In the 88 years since its founding, Saudi Arabia has not had an official cultural policy in the Western sense, no tourism unless you count the pilgrimages to Medina and Mecca as such, and very little cultural outreach other than the diffusion of Wahabism, the country’s ultra conservative version of Islam.
This has begun to change, however, and the reforming Crown Prince Mohammed bin Salman bin Abdulaziz Al Saud, whose most media-friendly revolution among many has been to allow women to drive, is making powerful statement of intent by founding an art institute in the conservative capital, Riyadh.
At a crowded press conference on 29 January in the Museum of Modern Art (MoMA), New York, further details emerged of his philanthropic Misk Foundation, established as part of his 2030 Vision programme, and the aims and activities of its artistic arm, the Misk Art Institute. He has appointed as its director the well-known Saudi artist Ahmed Mater, an exhibition of whose work is currently at the Brooklyn Museum in New York (Mecca Journeys, until 8 April).
Within the Kingdom, the Misk Art Institute, which is aimed above all at the young, intends to become Saudi Arabia’s “leading platform for grassroots cultural production, diplomacy and exchange”, bringing focus and training to the art scene that has developed almost spontaneously over the past 15 years, stimulated by the internet, which has connected the young population (the median age in the Kingdom is 27) with the rest of the world.
Precisely because the population is so wired, an important part of the institute’s activities will be a programme to send ten young artists this autumn to Silicon Valley and the Bay area to meet tech companies and artists. This is organised together with the Crossway Foundation, led by Englishman Stephen Stapleton, that works on building links between artists in the Middle East.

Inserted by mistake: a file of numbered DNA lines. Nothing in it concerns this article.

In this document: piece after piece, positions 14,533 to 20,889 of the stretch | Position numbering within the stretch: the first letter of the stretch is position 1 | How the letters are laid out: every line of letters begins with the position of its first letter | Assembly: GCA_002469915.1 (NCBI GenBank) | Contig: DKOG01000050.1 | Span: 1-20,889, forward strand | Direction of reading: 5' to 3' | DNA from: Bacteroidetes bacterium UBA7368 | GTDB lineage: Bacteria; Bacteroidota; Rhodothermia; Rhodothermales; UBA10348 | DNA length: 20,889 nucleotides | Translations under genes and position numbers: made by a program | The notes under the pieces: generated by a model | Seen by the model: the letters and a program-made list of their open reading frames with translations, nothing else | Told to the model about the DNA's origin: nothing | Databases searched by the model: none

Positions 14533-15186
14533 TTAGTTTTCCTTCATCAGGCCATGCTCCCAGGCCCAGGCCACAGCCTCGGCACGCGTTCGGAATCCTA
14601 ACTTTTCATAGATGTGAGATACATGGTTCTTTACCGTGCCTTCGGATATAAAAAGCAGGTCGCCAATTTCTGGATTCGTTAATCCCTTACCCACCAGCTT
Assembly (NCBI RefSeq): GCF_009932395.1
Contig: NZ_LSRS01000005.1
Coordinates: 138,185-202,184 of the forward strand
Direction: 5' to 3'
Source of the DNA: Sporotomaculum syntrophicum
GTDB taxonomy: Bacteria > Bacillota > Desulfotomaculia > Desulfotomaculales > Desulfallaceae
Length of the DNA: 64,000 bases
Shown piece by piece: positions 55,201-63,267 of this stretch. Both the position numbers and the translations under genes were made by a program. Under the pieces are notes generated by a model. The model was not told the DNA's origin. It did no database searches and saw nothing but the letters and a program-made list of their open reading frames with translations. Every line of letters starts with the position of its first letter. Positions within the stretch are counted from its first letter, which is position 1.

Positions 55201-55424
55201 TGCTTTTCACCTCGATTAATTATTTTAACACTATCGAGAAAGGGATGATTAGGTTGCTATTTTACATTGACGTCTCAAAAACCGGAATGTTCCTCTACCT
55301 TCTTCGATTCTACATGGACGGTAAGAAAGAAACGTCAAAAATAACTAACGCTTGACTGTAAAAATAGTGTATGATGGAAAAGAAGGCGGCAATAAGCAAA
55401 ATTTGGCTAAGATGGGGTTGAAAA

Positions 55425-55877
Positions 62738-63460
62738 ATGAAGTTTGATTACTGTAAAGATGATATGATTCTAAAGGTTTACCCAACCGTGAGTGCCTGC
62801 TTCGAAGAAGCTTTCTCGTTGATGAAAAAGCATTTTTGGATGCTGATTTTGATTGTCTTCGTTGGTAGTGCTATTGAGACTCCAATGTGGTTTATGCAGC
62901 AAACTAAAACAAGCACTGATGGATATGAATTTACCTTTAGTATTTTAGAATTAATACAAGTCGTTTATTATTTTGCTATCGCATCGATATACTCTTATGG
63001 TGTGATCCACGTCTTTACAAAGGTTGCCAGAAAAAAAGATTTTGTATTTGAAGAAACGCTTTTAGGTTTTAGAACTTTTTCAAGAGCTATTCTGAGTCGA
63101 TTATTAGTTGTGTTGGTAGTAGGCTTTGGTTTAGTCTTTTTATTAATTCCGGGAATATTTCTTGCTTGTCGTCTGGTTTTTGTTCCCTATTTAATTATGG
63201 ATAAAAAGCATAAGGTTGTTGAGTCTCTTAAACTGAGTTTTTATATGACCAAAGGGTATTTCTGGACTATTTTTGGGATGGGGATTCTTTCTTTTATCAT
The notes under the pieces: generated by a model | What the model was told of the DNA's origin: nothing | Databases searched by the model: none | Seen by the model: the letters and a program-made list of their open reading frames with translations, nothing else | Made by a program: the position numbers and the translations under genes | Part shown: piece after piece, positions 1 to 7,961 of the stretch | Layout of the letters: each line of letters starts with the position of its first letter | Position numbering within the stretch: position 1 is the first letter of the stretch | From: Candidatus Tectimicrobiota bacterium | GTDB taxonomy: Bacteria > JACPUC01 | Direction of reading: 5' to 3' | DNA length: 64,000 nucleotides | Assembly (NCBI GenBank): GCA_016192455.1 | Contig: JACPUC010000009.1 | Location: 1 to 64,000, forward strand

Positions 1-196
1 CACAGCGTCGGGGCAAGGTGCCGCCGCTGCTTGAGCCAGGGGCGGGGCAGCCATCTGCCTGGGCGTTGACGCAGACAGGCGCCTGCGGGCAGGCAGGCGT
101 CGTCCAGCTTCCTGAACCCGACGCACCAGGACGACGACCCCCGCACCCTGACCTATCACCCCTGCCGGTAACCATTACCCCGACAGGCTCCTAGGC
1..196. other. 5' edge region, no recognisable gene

While a site has not been chosen yet, the architectural competition has taken place. The Italian architect, Michele de Lucchi has won with Englishwoman Charlotte Skene Catling. The other contendents were Snøhetta and Bjark Ingels.
The emphasis will be very much on the new technologies, and The Art Newspaper has learnt that it will have three galleries: one showing historic works demonstrating the importance of the production process; the second with contemporary Saudi and international art that bridges the various craft skills, and the third, for the artists who are working in the Misk studios. There will be 20 to 40 of these, half of them for women, and visiting artists will also be invited from abroad. There will be a garden by Fernando Caruncho.
The institute will also open a community-focused art centre in Abha in the south of the country, where, over the years, the Al Meftaha Arts Village has produced many of the Kingdom’s leading artists, including Ahmed Mater.
The institute has managed to secure almost the last available area in the main exhibition space of the Arsenale in Venice to be a permanent "pavilion" for Saudi Arabia and it will be inaugurated at this year’s Architecture Biennale with an exhibition called Un/Design about loosening the formality of the design process. A jury is currently choosing between 66 submissions received through an open call.
Movies were forbidden until Crown Prince Mohammed took over, but now they are allowed and there will be a cinema in the art institute, which is bringing a multi-venue, multi-disciplinary Arab art and film festival to New York this October.
Glenn Lowry, the director of MoMA, thanked the art institute for supporting the museum’s forthcoming book, Modern Art in the Arab World: Primary Documents, and said that the institute “holds out the promise of a deepened and enriched artistic and scholarly exchange across traditions and cultures, in which MoMA is proud to play a role”. He particularly welcomed the leadership of Ahmed Mater.
Almost simultaneously, the private foundation, Art Jameel announced that it would be opening a community art centre in Jeddah in 2019, the Hayy Creative Hub, to encourage the production of art, film, and theatre in the heart of a residential neighbourhood, connected by shaded walkways and courtyards. The architects are Dubai-based Ibda Design.
This summer may finally see the opening of Ithra, the vast $400m King Abdulaziz Center for World Culture in Dhahran, funded by Aramco, the national oil company.
Tom Stuart-Smith is not involved in the design of the Misk garden, as mentioned in the original article.